Foundations of Buddhist Parenting

What do we mean when we say combine Buddhism and parenting to engage in Buddha Heart Parenting? The most important thing we need to do is to lay the foundations. We need a strong base within ourselves from which to view the world and to parent our children with compassion and wisdom.

The strong foundation consists of a good working knowledge of the Buddhist worldview. One of the key concepts we need to understand is ‘ignorance’. We need to see things as they really are, not how we think they are. When we don’t see things how they really are, this is called ignorance. It is ignorance of the Dharma, ignorance of right knowledge. Ignorance does not mean stupid or dumb. In Buddhist terms ignorance simple means ‘not knowing’.

Other Buddhist concepts we need an intellectual understanding of, are emptiness, dependent origination, mindfulness and equanimity.

One of the most fundamental Buddhist teachings is the Four Noble Truths. They are among the truths Gautama Buddha realised during his experience of enlightenment. The Four Noble Truths are as follows:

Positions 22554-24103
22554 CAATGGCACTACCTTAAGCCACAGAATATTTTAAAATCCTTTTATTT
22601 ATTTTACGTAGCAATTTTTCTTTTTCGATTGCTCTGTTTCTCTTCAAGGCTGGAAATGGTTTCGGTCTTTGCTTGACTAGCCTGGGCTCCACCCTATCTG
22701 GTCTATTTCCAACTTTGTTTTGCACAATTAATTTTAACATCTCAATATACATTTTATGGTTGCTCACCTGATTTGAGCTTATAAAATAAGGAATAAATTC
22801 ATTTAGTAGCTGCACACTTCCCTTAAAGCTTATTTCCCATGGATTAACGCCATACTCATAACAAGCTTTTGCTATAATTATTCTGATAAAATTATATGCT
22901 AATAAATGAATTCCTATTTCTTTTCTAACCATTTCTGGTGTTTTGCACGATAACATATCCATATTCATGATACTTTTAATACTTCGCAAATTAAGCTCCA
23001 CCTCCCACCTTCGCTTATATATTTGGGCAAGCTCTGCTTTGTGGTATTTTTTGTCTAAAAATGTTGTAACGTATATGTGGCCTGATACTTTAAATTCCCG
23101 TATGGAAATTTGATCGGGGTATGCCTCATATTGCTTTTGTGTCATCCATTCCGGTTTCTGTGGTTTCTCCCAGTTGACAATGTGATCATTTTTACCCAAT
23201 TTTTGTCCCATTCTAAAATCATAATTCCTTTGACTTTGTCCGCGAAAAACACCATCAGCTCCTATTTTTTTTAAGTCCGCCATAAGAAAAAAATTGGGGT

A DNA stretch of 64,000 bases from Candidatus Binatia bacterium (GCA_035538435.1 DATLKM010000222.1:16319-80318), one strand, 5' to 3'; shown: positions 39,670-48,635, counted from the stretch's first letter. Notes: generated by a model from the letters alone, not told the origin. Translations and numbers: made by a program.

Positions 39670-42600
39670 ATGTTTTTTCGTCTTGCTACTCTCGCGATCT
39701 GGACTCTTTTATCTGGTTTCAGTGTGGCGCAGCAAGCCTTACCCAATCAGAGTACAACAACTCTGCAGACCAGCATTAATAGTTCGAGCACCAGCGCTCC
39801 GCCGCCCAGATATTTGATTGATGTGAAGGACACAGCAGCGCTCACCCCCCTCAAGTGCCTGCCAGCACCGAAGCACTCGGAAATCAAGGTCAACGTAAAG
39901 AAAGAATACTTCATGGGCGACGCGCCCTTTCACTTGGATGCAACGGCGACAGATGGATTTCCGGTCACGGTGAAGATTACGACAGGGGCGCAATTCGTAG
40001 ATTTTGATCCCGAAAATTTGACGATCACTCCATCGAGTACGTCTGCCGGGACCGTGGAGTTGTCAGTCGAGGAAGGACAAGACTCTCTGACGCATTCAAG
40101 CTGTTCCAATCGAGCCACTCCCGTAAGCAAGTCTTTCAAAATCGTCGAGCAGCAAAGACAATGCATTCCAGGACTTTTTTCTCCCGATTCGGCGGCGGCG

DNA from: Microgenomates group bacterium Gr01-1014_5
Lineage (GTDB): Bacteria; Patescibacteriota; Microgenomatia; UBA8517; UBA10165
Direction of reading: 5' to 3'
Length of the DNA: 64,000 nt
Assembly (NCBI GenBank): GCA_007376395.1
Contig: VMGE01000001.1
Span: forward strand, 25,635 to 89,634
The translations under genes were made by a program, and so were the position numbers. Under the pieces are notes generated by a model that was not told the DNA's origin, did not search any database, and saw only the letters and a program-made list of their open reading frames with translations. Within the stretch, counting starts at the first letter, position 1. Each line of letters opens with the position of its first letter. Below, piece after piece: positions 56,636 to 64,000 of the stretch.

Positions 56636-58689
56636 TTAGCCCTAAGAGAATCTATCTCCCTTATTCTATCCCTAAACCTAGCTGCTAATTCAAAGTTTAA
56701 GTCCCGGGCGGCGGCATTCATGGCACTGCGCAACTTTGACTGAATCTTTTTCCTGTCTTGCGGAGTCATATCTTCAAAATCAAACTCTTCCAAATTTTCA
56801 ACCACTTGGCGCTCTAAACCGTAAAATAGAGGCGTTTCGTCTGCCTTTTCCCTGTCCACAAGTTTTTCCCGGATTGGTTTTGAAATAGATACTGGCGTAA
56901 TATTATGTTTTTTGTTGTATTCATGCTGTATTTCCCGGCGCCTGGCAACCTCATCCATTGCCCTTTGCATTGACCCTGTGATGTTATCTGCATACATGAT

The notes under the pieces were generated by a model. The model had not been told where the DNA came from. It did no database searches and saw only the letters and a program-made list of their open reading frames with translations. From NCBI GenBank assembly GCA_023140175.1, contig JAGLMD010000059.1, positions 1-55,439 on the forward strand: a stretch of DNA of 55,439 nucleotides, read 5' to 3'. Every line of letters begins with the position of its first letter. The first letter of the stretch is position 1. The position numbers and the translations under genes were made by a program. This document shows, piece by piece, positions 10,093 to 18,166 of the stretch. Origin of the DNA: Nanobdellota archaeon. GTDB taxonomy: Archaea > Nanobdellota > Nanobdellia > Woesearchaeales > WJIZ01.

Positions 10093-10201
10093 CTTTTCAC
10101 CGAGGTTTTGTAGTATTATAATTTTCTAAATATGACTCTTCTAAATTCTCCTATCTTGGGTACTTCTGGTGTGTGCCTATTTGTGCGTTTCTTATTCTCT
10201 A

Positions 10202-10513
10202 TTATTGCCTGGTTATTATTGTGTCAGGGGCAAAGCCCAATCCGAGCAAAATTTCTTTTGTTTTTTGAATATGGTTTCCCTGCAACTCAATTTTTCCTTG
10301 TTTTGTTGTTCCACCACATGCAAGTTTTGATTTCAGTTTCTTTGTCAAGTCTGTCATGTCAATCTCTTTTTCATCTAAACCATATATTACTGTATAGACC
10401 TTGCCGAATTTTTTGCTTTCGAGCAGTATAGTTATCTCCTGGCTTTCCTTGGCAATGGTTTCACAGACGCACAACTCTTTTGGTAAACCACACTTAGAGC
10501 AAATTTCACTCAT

1. The Nature of Suffering. Suffering exists
  2. The Origin of Suffering. Suffering has a cause.
  3. The Cessation of Suffering. An end to suffering can be attained.
  4. The Way Leading to the Cessation of Suffering. There is a means to end the suffering.

The means to end the suffering is the Eightfold Path. It is the middle way between the two extremes of excessive self-indulgence and excessive self-mortification.

 

Monks, just as a pot without a stand is easy to tip over,
And a pot with a stand is hared to tip over,
So too the mind without a stand is easy to tip over,
And a mind with a stand is hard to tip over.
And what is the mind’s stand?
Just this noble eightfold path.
            Samyutta Nikaya XLV 27

 

The eight aspects of the path are not to be understood as a sequence of single steps, instead they are highly interdependent principles that have to be seen in relationship with each other. The eitht aspects give us direction in the following areas of our practice:

Wisdom – knowing what will bring beneficial results;
Ethical Action – knowing how to act; and
Mental Training – building strength of mind.